This report originally published at defense.gov.
SAG HARBOR, N.Y., March 13, 2018 —
A recruiter assigned to Navy Recruiting District New York jumped into action to perform the Heimlich maneuver on a choking freshman at Pierson High School here, Oct. 4, 2017.
Navy Petty Officer 2nd Class Jonathan Bragaglia, a native of Holbrook, New York, and a 2005 graduate of Sachem High School North, was in the hallway outside the school’s cafeteria behind his recruiting table covered with Navy giveaways and informational pamphlets.
Bragaglia does this five to six times a month at Long Island schools within range of his recruiting station to answer questions about the Navy and to discuss possible career options with students. He said he normally answers questions like what he does in the Navy, what boot camp is like and how long he signed up for.
That day started the same with one exception; he happened to be the closest adult within range to a distressed student.
“After talking to a few students, I was behind my table and noticed one of the students came straight to my table and her face was blue; she was pointing to her neck,” Bragaglia recalled. “That’s when I jumped over my table and I asked her, ‘Are you choking?’ and she nodded her head yes.”
Bragaglis, who holds the military occupational specialty of gas turbine systems electrical technician, had received Basic Life Support training three times in the Navy. The last evolution took place one year prior at Naval Hospital Pensacola before Bragaglia reported to New York.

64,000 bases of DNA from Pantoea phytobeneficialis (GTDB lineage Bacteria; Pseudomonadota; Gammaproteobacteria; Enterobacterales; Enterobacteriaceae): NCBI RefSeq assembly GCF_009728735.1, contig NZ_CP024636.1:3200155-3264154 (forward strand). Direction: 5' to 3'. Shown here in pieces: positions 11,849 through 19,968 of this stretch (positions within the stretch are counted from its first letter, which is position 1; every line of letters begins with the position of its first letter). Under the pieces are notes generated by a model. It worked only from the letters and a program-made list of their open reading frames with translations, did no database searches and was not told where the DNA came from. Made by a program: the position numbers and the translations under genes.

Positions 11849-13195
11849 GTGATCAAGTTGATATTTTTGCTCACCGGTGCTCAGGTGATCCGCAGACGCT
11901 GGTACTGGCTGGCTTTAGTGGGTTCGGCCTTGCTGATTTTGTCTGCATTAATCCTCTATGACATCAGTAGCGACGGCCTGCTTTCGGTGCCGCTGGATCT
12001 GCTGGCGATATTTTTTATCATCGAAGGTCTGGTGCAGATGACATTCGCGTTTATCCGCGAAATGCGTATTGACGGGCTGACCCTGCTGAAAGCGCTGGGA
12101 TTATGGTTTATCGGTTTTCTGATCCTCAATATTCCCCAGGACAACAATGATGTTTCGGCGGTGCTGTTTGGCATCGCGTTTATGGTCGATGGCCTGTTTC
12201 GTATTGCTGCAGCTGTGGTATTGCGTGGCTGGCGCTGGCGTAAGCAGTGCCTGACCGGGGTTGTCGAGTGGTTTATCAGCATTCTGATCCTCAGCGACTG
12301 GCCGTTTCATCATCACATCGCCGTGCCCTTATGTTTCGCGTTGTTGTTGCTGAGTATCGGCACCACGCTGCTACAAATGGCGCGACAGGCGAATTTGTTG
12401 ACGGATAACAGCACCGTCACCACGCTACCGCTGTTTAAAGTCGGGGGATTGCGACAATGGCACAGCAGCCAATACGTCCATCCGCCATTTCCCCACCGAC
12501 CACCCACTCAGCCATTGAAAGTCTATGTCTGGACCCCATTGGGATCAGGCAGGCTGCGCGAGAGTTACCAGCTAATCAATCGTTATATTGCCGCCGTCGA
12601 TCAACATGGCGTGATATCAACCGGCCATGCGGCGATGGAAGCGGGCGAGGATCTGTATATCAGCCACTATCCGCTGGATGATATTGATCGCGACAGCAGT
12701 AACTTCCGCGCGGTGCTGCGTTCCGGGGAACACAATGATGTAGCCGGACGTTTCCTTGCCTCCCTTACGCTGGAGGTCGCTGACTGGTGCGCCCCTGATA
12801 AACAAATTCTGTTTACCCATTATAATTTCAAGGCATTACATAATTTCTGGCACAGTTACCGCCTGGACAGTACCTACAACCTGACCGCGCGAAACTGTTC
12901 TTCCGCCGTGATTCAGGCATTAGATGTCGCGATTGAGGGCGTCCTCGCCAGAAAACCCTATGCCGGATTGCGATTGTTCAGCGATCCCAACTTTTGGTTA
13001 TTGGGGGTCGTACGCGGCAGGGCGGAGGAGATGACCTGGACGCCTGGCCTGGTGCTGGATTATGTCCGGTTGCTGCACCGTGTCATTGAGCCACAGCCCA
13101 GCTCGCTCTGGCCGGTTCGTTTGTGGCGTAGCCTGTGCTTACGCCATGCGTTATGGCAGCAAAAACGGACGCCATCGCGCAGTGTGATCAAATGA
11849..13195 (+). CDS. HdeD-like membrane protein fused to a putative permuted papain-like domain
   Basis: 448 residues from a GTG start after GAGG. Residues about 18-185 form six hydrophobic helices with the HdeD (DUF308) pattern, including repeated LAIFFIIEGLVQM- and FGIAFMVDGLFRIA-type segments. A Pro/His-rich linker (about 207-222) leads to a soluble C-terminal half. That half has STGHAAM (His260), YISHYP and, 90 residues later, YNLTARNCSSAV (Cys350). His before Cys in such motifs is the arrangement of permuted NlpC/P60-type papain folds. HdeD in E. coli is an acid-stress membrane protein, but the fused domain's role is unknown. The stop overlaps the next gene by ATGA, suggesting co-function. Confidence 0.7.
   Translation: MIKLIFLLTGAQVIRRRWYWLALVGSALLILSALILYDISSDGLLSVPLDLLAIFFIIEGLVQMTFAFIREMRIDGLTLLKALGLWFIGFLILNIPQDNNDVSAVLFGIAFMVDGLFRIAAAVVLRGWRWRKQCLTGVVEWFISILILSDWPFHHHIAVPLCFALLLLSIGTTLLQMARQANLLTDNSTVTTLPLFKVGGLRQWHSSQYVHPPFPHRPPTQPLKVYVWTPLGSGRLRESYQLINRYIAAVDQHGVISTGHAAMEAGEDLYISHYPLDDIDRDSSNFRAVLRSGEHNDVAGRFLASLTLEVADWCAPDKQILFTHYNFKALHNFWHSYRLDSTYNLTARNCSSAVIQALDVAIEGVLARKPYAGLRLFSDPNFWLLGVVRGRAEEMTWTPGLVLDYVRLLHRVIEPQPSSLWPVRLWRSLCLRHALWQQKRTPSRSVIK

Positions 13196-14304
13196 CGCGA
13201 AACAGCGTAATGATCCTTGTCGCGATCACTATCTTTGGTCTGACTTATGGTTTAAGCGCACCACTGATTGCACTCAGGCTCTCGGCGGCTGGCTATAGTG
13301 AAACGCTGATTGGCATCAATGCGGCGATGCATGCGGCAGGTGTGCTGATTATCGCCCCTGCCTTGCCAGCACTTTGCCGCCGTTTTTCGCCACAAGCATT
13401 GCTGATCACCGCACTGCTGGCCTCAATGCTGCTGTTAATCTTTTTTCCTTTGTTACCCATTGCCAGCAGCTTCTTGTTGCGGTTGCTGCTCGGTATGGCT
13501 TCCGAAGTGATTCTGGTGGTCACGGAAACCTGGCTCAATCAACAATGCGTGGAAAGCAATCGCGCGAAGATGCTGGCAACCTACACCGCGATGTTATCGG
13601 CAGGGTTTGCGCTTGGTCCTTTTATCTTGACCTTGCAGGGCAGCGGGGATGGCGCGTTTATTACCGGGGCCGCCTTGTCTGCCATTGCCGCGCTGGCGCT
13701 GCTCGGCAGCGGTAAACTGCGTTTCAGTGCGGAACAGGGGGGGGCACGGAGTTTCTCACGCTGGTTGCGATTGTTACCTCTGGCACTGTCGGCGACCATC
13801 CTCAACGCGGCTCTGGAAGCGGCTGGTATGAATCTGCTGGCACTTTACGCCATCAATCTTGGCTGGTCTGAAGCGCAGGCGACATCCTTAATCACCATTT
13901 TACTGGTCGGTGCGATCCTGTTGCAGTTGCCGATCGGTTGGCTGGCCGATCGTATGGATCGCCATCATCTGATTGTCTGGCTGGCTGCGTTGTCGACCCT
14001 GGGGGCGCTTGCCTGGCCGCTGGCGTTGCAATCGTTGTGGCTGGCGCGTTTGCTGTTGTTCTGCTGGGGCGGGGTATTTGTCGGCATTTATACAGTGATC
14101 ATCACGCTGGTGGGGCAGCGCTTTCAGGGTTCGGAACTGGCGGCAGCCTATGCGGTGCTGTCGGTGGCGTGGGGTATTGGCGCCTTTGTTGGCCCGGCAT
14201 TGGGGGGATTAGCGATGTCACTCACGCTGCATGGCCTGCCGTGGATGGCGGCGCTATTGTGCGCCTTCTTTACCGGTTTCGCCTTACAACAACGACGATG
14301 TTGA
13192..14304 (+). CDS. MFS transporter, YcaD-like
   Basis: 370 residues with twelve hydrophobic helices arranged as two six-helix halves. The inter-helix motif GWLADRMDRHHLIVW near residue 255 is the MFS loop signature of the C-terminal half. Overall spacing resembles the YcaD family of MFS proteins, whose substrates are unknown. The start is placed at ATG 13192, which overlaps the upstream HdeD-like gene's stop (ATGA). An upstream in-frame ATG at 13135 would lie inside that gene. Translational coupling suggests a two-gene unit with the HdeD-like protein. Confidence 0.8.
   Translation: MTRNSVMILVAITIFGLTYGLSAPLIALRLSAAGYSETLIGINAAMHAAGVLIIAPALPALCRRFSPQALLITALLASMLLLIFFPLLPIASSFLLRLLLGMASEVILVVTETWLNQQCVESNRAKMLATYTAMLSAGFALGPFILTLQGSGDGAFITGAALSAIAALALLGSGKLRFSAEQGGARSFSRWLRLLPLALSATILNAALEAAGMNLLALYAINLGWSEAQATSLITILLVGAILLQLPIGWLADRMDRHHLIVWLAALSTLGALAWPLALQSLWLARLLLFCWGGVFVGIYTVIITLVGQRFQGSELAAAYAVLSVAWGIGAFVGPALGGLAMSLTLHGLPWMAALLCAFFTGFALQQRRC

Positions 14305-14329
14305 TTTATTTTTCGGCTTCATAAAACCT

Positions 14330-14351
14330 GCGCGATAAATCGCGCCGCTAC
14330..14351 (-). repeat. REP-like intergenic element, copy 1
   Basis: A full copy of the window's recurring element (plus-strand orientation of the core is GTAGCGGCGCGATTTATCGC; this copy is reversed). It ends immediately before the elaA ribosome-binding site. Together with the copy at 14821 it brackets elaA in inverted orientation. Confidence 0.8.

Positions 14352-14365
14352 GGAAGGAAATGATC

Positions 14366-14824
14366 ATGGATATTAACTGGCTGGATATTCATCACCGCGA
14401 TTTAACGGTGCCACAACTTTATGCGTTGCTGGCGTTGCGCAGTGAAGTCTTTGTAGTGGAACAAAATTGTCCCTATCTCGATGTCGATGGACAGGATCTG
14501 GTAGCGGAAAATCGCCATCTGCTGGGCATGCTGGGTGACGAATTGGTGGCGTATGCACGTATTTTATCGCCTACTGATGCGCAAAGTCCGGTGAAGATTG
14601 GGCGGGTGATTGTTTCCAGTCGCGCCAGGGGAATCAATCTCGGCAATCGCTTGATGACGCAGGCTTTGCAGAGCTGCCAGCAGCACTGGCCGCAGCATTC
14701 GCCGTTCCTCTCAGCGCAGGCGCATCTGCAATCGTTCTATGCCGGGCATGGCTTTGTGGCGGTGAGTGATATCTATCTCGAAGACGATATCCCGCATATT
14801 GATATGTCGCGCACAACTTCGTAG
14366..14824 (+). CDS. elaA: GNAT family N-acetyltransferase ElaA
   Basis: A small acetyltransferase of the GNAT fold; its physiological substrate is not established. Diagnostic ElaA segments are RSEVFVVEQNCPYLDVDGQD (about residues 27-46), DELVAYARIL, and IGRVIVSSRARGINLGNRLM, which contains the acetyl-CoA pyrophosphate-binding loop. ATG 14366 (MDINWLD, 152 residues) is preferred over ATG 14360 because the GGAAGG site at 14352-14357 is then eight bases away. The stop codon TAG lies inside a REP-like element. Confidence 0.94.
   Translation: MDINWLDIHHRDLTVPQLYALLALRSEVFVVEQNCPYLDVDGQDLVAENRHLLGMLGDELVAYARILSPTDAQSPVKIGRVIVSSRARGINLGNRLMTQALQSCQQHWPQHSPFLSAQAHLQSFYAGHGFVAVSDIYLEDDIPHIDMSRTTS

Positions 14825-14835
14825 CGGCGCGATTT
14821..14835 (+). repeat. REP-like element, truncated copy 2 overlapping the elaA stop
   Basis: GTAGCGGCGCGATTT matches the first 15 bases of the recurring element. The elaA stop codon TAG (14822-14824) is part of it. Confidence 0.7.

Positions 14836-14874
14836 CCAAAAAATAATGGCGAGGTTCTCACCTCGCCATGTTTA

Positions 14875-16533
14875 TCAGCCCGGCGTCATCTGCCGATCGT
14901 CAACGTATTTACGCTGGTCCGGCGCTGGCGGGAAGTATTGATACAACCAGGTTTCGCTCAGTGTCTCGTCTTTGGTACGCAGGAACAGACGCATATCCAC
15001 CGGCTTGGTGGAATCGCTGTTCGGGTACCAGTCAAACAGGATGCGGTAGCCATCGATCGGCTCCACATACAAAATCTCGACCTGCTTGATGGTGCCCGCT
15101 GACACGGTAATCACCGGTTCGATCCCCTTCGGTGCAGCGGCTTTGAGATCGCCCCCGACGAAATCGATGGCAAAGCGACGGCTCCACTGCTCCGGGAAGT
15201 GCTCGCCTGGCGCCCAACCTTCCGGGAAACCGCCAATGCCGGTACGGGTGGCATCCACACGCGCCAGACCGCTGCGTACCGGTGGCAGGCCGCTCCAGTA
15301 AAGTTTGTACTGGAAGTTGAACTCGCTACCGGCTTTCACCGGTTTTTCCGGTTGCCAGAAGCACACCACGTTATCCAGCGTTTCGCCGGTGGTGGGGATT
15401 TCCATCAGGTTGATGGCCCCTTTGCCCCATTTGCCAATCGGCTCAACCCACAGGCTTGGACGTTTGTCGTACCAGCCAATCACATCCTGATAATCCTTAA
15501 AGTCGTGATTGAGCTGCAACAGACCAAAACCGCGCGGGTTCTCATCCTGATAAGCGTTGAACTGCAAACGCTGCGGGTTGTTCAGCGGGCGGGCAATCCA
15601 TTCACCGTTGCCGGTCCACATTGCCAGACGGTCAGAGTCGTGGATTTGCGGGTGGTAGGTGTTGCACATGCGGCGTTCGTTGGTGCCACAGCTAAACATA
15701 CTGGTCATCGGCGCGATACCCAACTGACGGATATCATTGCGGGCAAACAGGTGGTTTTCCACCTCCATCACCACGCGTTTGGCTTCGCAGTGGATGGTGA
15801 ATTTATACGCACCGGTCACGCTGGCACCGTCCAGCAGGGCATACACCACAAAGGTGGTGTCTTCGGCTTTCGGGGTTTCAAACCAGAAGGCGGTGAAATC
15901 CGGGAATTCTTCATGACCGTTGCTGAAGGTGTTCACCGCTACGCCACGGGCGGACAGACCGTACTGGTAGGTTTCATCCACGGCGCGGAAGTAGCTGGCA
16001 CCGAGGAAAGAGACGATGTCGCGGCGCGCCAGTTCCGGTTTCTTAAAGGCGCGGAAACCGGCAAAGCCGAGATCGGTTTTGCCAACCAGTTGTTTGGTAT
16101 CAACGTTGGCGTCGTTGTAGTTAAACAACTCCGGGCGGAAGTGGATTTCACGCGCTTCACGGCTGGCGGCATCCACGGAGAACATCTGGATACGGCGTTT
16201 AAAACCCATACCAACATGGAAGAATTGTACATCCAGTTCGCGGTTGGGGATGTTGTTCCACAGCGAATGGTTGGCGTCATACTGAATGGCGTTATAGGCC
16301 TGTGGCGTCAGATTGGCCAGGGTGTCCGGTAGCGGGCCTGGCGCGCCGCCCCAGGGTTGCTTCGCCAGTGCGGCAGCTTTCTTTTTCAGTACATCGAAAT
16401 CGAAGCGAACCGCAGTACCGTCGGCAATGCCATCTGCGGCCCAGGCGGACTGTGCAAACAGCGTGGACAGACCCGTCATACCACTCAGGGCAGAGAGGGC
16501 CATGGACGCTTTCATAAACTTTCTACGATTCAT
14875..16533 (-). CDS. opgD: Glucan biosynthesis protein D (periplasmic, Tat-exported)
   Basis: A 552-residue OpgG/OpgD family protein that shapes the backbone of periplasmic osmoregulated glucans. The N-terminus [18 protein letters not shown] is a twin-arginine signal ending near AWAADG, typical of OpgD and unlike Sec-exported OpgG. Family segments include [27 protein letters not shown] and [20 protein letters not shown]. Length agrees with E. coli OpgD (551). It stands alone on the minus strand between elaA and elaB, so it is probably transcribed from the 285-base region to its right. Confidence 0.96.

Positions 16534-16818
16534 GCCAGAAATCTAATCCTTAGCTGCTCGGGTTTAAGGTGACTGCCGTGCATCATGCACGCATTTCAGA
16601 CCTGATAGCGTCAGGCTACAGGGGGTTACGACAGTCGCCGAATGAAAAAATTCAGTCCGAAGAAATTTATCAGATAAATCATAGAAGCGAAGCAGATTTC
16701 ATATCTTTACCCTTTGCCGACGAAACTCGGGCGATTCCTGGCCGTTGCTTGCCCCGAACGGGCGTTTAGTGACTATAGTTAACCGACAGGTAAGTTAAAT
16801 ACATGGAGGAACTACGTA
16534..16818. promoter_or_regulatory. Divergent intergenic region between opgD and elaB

“I got behind her, said, ‘I got you’ and performed the Heimlich maneuver,” Bragaglia said.
The student’s airway was cleared on the second try when the obstruction flew out onto the hallway floor.
Bragaglia said the freshman thanked him, gave him a hug and then went back to her table and daily school routine. He was in the right place, at the right time and knew exactly what to do.
“I was very confident the training would work, because I’ve seen it done before while I was in boot camp,” Bragaglia said. “One of the sailors in my division was actually choking at a cafeteria visit and one of the recruit division commanders came and gave him the Heimlich maneuver, so I know it works.”
Bragaglia cleaned up the items he knocked over and spoke with some of the school security guards and lunch room chaperones to discuss what happened.
“Petty Officer Bragaglia’s life-saving actions are a prime example of the broad scope of training Navy personnel receive,” said Navy Cmdr. Christian Gaskill, the commanding officer of Navy Recruiting District New York. “I was not surprised to hear that Petty Officer Bragaglia, being in the right place at the right time, had the knowledge and confidence to take action to prevent serious injury or death. I am grateful he is part of our Navy team!”
“Pretty much all the training kicked in, and I knew exactly what to do,” Bragaglia said.
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